Alpocalypse Now: A conversation with “Weird” Al Yankovic (2011)


My earliest memories of “Weird” Al Yankovic are the 1996 Al TV segments in which he conducted faux celebrity interviews and engaged in all sorts of hijinks around the Greater Los Angeles area.

Whether it was getting a tattoo of former MTV VJ Kennedy on his arm or indulging in a sandwich made up of peanut butter, lime Jell-O, and mustard on whole wheat toast, Al’s oddball disposition and astute sense of humor won me over instantly. He manipulated the inanity of mainstream music in such a way that his parodies often became more popular than the originals, so, if you thought he would vanish right along with Beanie Babies and the Tamagotchi, consider yourself corrected.

Not only has his work gotten progressively better through the years, his 13th studio album “Alpocalypse” (due out June 21) ranks among his best yet.

Songs such as “Craigslist” and “Whatever You Like” display his versatility as a vocalist while the exuberant medley “Polka Face” goes back to his roots as an accomplished accordionist.  I find the entire album to have been well worth the five-year wait, and, given the overall state of music in 2011, what would we do without Al around to make tracks from Ke$ha and Miley Cyrus suddenly appear tolerable?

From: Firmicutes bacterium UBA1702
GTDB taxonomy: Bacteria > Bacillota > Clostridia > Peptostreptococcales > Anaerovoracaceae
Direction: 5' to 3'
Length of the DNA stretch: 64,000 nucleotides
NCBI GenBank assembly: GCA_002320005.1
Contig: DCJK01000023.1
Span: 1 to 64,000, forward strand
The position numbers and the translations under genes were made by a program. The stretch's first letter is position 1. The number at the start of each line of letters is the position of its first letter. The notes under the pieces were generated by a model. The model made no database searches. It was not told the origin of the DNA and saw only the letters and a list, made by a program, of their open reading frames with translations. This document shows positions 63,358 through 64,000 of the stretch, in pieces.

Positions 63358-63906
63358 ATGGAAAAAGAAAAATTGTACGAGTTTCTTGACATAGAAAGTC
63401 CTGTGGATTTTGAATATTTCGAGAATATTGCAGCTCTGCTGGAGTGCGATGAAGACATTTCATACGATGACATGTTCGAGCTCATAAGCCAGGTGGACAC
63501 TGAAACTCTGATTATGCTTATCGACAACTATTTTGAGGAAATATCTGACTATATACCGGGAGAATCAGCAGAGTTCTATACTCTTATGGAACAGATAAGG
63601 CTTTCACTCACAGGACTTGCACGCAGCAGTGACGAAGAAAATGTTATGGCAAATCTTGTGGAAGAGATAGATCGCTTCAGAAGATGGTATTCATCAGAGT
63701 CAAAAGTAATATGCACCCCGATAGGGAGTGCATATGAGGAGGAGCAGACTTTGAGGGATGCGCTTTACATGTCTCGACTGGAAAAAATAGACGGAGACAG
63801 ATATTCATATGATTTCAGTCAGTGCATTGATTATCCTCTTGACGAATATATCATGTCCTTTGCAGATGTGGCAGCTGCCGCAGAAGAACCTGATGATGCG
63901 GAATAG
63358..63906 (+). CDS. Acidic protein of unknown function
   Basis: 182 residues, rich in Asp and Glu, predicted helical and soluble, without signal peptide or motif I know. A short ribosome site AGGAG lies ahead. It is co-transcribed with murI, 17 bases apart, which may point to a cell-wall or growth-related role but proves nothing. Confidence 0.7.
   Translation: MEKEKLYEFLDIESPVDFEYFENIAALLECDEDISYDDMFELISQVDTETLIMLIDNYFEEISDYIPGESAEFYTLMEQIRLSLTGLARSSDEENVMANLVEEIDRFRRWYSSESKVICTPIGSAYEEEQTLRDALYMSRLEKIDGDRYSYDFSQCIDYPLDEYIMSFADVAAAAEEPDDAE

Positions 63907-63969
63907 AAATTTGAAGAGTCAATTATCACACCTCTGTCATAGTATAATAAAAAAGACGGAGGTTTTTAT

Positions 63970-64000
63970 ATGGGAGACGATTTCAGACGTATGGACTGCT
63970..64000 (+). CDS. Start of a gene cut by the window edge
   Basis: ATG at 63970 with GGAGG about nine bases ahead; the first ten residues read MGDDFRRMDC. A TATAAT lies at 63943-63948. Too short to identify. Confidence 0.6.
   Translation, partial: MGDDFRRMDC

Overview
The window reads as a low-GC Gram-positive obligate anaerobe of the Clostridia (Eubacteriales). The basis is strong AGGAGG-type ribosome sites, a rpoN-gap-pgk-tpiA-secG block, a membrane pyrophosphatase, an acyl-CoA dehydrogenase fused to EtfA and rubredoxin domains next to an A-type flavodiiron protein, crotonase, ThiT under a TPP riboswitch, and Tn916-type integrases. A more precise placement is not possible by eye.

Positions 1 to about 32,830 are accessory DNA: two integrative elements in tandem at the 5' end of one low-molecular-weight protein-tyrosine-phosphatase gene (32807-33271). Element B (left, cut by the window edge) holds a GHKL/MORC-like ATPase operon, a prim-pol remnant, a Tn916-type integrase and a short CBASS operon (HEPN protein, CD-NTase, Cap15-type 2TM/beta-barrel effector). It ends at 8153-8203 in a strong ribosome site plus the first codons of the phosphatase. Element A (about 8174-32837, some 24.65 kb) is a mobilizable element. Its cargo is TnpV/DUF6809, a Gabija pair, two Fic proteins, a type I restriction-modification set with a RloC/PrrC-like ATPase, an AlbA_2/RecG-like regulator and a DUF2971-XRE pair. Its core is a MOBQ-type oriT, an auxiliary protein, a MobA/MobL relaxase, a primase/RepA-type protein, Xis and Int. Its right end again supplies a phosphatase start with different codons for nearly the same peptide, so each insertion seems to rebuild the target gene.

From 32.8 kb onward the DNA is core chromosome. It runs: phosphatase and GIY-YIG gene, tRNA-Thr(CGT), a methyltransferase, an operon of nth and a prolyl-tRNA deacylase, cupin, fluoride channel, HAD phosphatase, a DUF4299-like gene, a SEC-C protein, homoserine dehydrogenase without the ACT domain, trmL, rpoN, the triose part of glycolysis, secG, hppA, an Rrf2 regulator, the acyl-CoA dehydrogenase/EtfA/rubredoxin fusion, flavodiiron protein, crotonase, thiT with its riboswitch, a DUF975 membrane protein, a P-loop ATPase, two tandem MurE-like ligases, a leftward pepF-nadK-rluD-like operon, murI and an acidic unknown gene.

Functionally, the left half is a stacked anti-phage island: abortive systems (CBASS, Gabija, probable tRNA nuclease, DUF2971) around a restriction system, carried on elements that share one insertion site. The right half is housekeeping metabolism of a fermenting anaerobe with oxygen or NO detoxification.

I spoke with Al recently about the album as well as what fans can expect from his show at UB’s Center for the Arts on July 13 and he was every bit as enjoyable as his music would suggest.

MNOD: How did you decide on the name “Alpocalypse?”

Yankovic: That was an idea I’d been thinking about for a few years and I had it written down in a notebook along with other concepts. We’re closer to the end of the world now than we’ve ever been before, so the title works well.

MNOD: It’s been five years since you released your last studio album. How did the delay impact the the strength of “Alpocalypse?”

Yankovic: The delay certainly wasn’t intentional. I’ve been releasing songs here and there for the past few years, but finally put together a whole album’s worth of material. I consider every album to be the best thing I’ve ever done, so it’s getting harder to top each time out.